Trends in Birth across High-Parity: MATERIALS AND METHODS
We used the “Natality data files” assembled by the National Center for Health Statistics (NCHS) covering the period 1989-2000. The Natality files contain individual records of all live births that occurred in the United States during the stated period. The procedures for quality control of the data are explained in detail elsewhere. The data source forms the basis for official U.S. birth statistics.
We selected singleton live births >20 weeks for analysis. We defined live-born parity as the total number of live deliveries the mother had experienced. For the purpose of this study, we classified mothers into four parity subgroups: moderate (1-4 previous live births), high (5-9 previous live births), very high (10-14 previous live births) and extremely high parity (>15 previous live deliveries). We merged birth counts into three four-year phases: 1989-1992, 1993-1996 and 1997-2000, as paucity of numbers in some tabulated cells would make meaningful analysis difficult or impossible. cheap viagra professional
The interval between the first day of the last menstrual period (LMP) and the date of birth was used to compute gestational age in completed weeks. Records without the date of the LMP were imputed when there was a valid month and year. Clinical estimate of gestation was used from 1989 to 1998 in the computation of gestational age in those cases where the date of the LMP was not reported or where the LMP date was inconsistent with the birthweight. Approximately 4-5% of the gestational ages during the period were based on this estimate. We restricted our analyses to live births and fetal deaths within 20—44 gestational weeks.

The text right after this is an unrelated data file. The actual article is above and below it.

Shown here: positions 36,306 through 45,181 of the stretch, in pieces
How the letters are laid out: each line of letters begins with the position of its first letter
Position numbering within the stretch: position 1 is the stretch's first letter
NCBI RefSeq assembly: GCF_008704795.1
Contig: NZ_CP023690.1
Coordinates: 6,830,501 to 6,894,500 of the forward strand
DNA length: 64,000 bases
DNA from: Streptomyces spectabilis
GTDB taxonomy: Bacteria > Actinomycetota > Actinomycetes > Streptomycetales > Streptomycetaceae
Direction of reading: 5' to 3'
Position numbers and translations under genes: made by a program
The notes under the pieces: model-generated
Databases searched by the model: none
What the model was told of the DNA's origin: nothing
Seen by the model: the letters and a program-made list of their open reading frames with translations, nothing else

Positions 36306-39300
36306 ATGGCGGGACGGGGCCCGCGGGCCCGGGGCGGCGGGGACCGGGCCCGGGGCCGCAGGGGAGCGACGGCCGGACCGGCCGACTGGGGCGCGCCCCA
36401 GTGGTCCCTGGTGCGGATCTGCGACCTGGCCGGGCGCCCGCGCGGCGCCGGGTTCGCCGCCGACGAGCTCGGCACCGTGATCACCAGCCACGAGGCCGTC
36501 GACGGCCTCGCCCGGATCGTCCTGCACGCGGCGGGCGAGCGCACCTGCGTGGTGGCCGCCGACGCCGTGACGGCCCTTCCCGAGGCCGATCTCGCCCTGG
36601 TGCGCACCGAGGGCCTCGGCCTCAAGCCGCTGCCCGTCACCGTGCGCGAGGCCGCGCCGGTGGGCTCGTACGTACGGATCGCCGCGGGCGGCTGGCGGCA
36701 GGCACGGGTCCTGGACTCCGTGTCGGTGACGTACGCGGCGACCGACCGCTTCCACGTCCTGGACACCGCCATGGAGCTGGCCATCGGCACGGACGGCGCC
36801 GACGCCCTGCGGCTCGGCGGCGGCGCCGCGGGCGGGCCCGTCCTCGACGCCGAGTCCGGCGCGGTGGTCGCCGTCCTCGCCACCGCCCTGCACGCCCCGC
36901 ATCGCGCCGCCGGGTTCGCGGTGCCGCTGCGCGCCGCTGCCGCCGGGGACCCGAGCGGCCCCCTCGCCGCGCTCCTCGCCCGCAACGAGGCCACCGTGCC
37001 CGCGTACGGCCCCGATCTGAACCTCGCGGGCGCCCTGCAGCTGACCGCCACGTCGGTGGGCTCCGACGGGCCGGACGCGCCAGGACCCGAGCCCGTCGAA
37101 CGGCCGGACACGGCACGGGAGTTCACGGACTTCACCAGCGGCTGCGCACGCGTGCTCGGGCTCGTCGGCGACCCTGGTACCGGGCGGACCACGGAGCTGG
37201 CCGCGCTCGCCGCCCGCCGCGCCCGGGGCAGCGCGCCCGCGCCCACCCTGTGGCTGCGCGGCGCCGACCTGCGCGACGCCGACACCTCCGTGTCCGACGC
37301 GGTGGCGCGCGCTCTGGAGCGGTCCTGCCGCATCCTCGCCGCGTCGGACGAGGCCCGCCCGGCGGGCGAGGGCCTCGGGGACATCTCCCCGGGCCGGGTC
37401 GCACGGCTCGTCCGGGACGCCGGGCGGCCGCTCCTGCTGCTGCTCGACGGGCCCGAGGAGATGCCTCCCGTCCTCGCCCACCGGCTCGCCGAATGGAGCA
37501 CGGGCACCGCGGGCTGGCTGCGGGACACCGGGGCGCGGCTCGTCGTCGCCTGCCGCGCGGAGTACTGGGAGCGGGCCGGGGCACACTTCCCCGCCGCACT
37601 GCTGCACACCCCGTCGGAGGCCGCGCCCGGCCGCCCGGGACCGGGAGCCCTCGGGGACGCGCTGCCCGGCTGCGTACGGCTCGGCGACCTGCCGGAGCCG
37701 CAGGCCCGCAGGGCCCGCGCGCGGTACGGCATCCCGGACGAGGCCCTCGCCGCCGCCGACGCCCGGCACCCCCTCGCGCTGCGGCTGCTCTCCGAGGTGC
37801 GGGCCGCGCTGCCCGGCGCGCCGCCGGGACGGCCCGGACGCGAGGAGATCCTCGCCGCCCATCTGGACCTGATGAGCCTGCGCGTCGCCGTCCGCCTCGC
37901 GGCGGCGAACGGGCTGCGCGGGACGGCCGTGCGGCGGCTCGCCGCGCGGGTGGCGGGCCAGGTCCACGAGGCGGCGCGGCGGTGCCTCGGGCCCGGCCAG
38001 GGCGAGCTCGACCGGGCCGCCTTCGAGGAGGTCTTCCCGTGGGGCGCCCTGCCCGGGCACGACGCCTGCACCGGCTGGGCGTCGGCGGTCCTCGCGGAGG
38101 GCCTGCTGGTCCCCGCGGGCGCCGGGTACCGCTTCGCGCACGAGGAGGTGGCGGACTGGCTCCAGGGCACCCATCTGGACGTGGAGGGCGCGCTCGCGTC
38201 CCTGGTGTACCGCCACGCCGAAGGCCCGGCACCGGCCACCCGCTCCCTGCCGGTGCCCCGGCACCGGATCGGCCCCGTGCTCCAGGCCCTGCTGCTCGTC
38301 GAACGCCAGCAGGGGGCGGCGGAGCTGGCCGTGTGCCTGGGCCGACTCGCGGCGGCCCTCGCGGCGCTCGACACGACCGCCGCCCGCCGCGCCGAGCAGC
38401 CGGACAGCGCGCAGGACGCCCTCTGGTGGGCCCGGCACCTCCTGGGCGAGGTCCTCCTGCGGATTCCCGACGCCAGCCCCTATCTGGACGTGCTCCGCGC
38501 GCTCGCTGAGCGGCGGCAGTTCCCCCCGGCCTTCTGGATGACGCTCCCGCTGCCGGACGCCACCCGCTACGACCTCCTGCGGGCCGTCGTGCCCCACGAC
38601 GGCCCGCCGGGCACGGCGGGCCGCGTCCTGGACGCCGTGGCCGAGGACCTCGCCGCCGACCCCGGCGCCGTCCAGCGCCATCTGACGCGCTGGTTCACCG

We defined birth rate within a parity subgroup as the total number of births observed in that subgroup divided by the total number of deliveries for that period (including those among nulliparous women) multiplied by 1,000. For example, the birth rate for women of moderate parity comprises all births to these women as the numerator and the total U.S. births for that period as the denominator multiplied by 1,000. We computed birth rates by period of delivery across the entire population and repeated the analysis stratified by age and maternal race. We used the term “rate” in this study to describe crude frequencies across time periods as is universally reported for other pregnancy or birth-associated events (e.g. stillbirth rate, neonatal mortality rate, etc.). cheap levitra professional
In the case of maternal age, three categories were constructed: younger mothers (aged <30 years), mature mothers (30-39 years) and older mothers (>40 years). Because of the rarity of higher gradations of parity among teenagers, our analysis did not investigate teen mothers as a separate entity. Maternal race/ethnicity was considered under three categories: blacks (non-Hispanic), Hispanics and whites (non-Hispanic). Other racial or ethnic groups were not included in the analysis because of paucity of numbers.
We computed trend statistics to assess linear trend by means of the Chi-squared statistics for linear trend. In estimating the association between race/ethnicity and parity status, we used the direct method of standardization to adjust for maternal age. All tests of hypothesis were two-tailed with a type-1 error rate fixed at 5%. This study was approved by the Institutional Review Board at the University of Alabama at Birmingham.
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